Patisserie chef Mark Edmonds dead at 47
Every couple in the restaurant business knows Valentine’s Day is a nightmare. So the evening before, Mark Edmonds made a special dinner for Christian Garcia, his husband of two years and his partner in Patisserie Vero Beach. It was a favorite of Mark’s: a casserole of homemade lamb sausage, and for dessert, a little cake.
Exhausted after a day that started at 4:30 a.m. and was particularly intense making sweets for the holiday, the couple sat down on the couch together after dinner to relax. Suddenly, Edmonds slumped over, unresponsive after an apparent and unheralded heart attack. He never revived. He was 47.
The next day, sweethearts who headed to the Patisserie found a note on the door: closed for a family emergency. News of Edmonds’ death travelled quickly via social media and soon, instead of chocolates and roses, thoughts in Vero turned to how quickly a perfect love can be shattered.
With it went the Patisserie, where so much community love was shared.
Edmonds and Garcia were known for their closeness, and it was that undercurrent that made the Patisserie an oasis in a busy day. From the moment they opened their doors less than five years ago, their shop became one of the most cherished spots in town.
The two were ever-present: Christian, who could calmly ring sales and chit-chat through a deafening standing room-only crush, and Mark in the back, visible through a window, working silently and furiously, perpetually dusted with flour.
The French-style bakery with its perfect espresso, authentic breads and pastries and excellent sandwich menu, had become Vero’s go-to meeting place. Vero Wine and Film Festival founder Jerusha Stewart had laughed just a week earlier about booking back-to-back-to-back meetings there to talk about the upcoming festival.
Christian and Mark watched as their Patisserie eased the awkwardness of Match.com lunch dates; it offered neutral territory to recruit a new employee; and it gave a good reason to go downtown, something every merchant in the area quickly came to appreciate.
Patisserie will not re-open, Christian Garcia has announced through his friends.
“The Patisserie died with Mark,” says longtime friend Michael Glatz, a Culinary Institute of America-trained chef who helped the couple start Patisserie in the fall of 2012 and was their roommate for many years.
“The best thing someone could do is to buy the place so Christian can start a new chapter,” Glatz says.
“Christian can’t bear to go in there,” says artist and gallery owner Barry Shapiro, who had a regular perch at the coffee bar; his former gallery Lighthouse was a block away. Shapiro, a fellow New Yorker, got the call from Garcia last Monday night and arrived moments after Edmonds’ collapse. He and his wife Patricia stayed at his side for the long days afterwards.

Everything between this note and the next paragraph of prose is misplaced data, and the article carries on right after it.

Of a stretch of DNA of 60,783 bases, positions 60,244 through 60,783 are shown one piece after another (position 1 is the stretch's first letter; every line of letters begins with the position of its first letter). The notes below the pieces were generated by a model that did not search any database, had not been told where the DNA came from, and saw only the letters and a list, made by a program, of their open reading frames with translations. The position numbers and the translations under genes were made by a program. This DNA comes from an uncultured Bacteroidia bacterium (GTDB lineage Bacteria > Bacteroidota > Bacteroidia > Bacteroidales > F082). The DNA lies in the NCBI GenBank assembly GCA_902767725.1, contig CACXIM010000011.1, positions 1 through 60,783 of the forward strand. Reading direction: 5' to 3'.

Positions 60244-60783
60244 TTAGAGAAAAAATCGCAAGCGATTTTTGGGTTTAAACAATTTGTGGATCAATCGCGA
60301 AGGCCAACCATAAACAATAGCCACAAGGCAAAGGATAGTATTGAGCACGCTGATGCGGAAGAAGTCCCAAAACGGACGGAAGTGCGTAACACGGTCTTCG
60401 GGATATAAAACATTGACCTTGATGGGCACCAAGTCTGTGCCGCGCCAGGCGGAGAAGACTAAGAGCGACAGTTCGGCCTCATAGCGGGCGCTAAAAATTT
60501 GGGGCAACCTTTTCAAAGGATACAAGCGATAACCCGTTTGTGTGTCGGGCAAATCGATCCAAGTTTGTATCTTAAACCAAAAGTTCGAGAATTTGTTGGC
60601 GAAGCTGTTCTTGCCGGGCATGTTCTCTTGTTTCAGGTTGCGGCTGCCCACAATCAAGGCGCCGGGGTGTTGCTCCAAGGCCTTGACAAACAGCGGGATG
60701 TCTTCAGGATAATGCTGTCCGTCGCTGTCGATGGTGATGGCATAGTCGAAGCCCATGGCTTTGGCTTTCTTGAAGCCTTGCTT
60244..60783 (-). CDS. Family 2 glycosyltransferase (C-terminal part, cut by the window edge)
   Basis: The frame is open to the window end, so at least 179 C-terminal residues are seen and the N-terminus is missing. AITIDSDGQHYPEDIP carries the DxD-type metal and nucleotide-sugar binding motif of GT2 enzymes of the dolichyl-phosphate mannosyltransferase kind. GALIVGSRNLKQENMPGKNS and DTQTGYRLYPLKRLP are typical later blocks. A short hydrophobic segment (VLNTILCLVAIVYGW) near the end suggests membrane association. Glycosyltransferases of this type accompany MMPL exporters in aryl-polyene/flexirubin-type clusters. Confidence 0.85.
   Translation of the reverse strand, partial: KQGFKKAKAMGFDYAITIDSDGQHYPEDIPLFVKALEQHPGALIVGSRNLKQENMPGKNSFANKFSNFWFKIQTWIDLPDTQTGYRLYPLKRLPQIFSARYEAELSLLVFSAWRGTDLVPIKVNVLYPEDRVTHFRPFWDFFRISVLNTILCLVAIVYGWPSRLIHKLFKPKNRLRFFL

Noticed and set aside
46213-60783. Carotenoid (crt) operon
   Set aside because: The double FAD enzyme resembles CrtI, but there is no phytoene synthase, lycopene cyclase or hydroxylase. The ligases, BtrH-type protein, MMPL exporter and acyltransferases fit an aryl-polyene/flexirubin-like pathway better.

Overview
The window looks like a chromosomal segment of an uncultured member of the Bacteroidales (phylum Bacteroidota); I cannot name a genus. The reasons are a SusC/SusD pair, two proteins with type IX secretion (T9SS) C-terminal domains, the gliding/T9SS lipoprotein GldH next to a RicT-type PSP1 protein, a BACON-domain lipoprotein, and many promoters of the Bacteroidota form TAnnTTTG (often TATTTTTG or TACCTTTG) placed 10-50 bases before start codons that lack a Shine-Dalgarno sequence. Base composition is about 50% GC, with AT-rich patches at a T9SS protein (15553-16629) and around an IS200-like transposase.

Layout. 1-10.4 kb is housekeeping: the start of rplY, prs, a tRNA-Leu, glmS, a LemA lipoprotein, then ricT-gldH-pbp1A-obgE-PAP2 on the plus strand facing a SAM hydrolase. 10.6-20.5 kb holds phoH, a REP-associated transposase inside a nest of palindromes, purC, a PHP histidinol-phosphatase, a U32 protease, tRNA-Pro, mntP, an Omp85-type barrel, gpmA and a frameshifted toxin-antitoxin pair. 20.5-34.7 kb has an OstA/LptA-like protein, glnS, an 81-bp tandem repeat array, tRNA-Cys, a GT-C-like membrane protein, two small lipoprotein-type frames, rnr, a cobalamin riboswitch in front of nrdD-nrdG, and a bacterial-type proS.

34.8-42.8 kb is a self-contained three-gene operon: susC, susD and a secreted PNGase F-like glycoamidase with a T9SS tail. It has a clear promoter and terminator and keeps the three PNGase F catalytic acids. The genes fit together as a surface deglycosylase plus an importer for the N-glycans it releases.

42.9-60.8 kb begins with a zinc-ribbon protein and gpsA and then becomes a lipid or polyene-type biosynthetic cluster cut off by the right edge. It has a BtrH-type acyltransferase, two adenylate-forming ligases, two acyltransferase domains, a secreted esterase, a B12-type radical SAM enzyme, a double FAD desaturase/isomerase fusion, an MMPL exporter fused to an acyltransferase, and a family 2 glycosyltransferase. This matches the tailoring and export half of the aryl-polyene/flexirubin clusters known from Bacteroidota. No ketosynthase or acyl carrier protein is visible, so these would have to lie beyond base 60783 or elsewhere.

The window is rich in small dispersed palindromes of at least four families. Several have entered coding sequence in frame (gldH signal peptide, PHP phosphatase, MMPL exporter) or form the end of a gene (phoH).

Shapiro helped organize a memorial celebration for Edmonds at the Raw Space at Edgewood gallery Sunday. Well over 100 attended, including Edmonds’ father and brother, with a half-dozen Vero chefs stocking tables with food and wine.
As hard as last week was, this week can’t have been much easier. Edmonds and Garcia would have celebrated their second anniversary Tuesday. They were married in a group wedding at the South Beach Food and Wine Festival days after gay marriage became legal in Florida.
It seemed a boisterous display for the pair, who maintained a certain sense of decorum at the Patisserie. In fact, their lives together involved considerable flair for revelry, beginning in the theater world in New York, more than 20 years ago.
Edmonds studied music and theater at Carnegie Mellon University; he got a part as the boy in “The Fantasticks” and sang in Gilbert and Sullivan operettas. He also sang in churches, deeply fond of sacred music. He was expecting to spend his career involved with the stage.
Meeting Garcia only reinforced that expectation. A graduate of University of Buffalo SUNY, Garcia had a SAG card and an agent, and had landed roles in commercials and TV shows.
Edmonds was a lifelong intellectual, concerned with human rights causes, fond of literature and music and fascinated by science in all its forms. Technology especially intrigued him – he dreamed of owning a Tesla – but he was also nostalgic; barring the Tesla, he would have loved a 1960 VW bus, says Glatz.
When Edmonds discovered his passion for bread-making, he got a job at the famous New York bread shop Amy’s to learn all he could, eventually overseeing production of 1,500 baguettes a day. Later, after tasting his first true croissant at Ceci-Cela, the Soho bakery, he got a job with a French baker on Long Island to perfect his technique.
Edmonds and Garcia were working on Wall Street when terrorists flew into the World Trade Center. It happened that it was their day off, but it changed their lives.
They soon took jobs at an 11-room eco-resort on Vieques, an island off Puerto Rico. Garcia cared for guests while Edmonds managed the food; baking bread daily was a must.
They later moved back to New York, but when a friend invited them to her home in Vero Beach, they came to visit and realized the town had no French bakery. Bake it and they will come, they thought. With the friend as a silent partner, they opened the Patisserie. That was four-and-a-half years ago.
In November, they finally opened a much longed-for second shop at McKee Botanical Garden. Patrons were thrilled, and the daily drill at the bakery now included several runs to McKee.
McKee, like downtown, will be looking for another café. The Patisserie will soon be listed with a broker, Glatz says.
“He was so full of dreams,” says Glatz. “Four-and-a-half years is hardly enough. Patisserie was just rounding the corner of becoming something great.”
Once, at one of Edmonds’ bread-making workshops, a student, Ann Taylor, asked how long his days were at Patisserie. “A very long time,” Edmonds answered. “But where else would I want to be? What else is there to life?”